"The Cumberland County School System will close schools for students on Wednesday, May 16, changing the day to an optional workday for teachers and staff. No make-up day for students or staff will be required," the Cumberland County School System announced.
Earlier this week, Wake County Schools announced that it would also be closed on May 16 because of the rally.
Officials say the closing will not affect finals and there will be no makeup day. AP exams will take place as scheduled.
"Folks are tired of being mistreated by the General Assembly. They're tired of their professionalism being diminished," said Wake County NCAE President-Elect Kristen Beller. "Our health care premiums have gone up. We lost our Masters pay. We lost our career status, which gives you due-process in termination."
[ALERT] All schools will be closed on Wednesday, May 16, due to a teacher’s rally in Raleigh scheduled for the same day. https://t.co/dsUIaSzwBh— Wake County Schools (@WCPSS) May 7, 2018
[AVISO] Todas las escuelas de WCPSS estarán cerradas el miércoles, 16 de mayo debido a la manifestación de maestros en Raleigh
Wake County School Board Chairwoman Monika Johnson-Hostler says there is still opportunity for children to learn during the rally May 16.
She said, "I'm hoping as a parent, many people will use this as a lesson for our students regardless of what people think about what we're doing, it's important to show our students as adults some of our job civically is to vote but also to have our voices heard."
One Wake Schools employee said parents should support teachers in their lobbying efforts.
"Education is the foundation of our state. If our children don't get educated, how are we going to put them in these jobs you keep talking about coming to North Carolina if they don't get their education?" said Pamela McDougal, a Wake County Schools employee. "They need that foundation and good teachers and Wake County is not doing the job they need to do.
It's helping your child get a better education if you look at the round picture and they should be supportive of the teachers and it would be good if the parents come out and support the teachers in their fight," McDougal added.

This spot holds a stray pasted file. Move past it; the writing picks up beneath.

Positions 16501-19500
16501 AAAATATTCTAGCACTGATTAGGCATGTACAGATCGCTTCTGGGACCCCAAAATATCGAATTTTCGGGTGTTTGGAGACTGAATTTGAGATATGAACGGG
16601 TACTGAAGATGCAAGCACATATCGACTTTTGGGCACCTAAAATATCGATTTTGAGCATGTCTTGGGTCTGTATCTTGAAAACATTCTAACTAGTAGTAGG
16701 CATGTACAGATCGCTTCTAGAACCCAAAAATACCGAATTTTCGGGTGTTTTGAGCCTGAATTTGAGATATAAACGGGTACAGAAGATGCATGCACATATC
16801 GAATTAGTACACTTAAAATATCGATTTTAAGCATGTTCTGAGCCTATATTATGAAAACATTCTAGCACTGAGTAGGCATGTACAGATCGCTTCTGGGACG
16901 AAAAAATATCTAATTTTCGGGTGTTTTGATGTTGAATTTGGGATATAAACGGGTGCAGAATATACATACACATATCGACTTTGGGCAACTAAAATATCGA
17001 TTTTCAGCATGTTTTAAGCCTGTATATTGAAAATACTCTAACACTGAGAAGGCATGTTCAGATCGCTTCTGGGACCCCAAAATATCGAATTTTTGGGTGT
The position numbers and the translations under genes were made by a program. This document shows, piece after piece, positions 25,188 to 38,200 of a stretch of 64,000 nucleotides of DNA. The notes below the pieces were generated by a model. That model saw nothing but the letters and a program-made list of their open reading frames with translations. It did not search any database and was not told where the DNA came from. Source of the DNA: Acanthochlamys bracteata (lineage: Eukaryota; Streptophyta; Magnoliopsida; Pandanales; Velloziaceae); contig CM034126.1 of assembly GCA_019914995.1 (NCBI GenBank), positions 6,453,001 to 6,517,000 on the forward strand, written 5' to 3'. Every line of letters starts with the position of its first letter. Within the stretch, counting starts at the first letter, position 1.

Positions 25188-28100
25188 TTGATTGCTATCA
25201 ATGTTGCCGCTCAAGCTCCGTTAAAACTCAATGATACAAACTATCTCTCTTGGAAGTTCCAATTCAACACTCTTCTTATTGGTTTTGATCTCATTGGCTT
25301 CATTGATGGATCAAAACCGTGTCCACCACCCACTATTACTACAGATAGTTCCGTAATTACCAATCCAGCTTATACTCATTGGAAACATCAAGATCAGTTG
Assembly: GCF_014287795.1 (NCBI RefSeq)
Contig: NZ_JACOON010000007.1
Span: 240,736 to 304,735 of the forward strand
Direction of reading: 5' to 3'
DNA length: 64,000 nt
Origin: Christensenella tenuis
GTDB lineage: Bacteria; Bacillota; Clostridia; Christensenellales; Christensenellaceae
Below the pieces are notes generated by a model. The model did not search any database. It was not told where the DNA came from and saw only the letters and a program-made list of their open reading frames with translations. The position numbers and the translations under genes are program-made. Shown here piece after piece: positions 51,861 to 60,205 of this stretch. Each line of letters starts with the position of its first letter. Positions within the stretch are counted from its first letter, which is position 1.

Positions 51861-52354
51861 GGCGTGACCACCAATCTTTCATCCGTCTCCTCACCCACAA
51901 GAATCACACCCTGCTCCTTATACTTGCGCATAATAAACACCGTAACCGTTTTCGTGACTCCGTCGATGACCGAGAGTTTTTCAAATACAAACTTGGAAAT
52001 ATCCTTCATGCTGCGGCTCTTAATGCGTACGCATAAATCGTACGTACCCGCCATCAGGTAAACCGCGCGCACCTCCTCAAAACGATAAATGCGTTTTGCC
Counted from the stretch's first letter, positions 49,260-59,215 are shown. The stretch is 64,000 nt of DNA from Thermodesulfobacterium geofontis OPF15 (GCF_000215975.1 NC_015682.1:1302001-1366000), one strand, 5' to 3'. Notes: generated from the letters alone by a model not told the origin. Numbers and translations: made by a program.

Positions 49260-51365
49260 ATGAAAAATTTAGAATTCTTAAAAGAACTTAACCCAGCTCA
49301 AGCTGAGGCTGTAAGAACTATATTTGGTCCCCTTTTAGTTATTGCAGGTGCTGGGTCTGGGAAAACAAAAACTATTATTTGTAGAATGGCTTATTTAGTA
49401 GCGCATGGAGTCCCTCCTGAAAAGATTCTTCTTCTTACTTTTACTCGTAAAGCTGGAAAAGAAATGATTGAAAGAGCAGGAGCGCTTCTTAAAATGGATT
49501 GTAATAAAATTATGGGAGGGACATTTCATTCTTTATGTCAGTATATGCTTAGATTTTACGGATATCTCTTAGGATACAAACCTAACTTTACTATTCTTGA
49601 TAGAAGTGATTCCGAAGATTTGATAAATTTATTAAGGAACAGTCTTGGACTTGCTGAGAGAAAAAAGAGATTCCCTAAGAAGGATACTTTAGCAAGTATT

Sonike Turner, the parent of a 13-year-old, voiced her approval for what the teachers are advocating - and cited ample notice as a key factor.
"I'm all in for teachers getting opportunities and fighting for what they need as far as equal pay or whatever the case might be. They gotta do what they gotta do," she said. "The good thing is that they did have given us ample time to be able to find child care or whatever the case may be, so had it been a late notice, it may have been an issue."
Durham and Chapel Hill-Carrboro City Schools have also announced they will be closed on the day.
Thousands of teachers are expected to protest at the General Assembly in Raleigh on the 16th when lawmakers reconvene for the legislative short session.
Nearly 800 Durham teachers have pledged not to come to work May 16 and instead travel to the Raleigh to lobby the legislature for what they say are desperately needed new state dollars for underfunded school systems.
Education leaders say although North Carolina teaching salaries have gone up slightly year-to-year, the state still ranks among the lowest nationwide in overall teacher pay with the total average salary just under $50,000 per year.
They hope a mass walkout will lead to changes in classroom conditions and education.
Orange County Schools said Monday evening that it will join other Triangle school districts and be closed on May 16 because of a planned teacher's rally in Raleigh.
The day will be an optional teacher workday. Read more here.
Also on Monday, the Nash-Rocky Mount Board of Education voted unanimously to adjust the school calendar closing for students and making May 16 an optional teacher workday.
The district said it anticipates mass teacher absences on that day.
The central office will operate on a regular schedule.
June 11 will become the last day of school for students.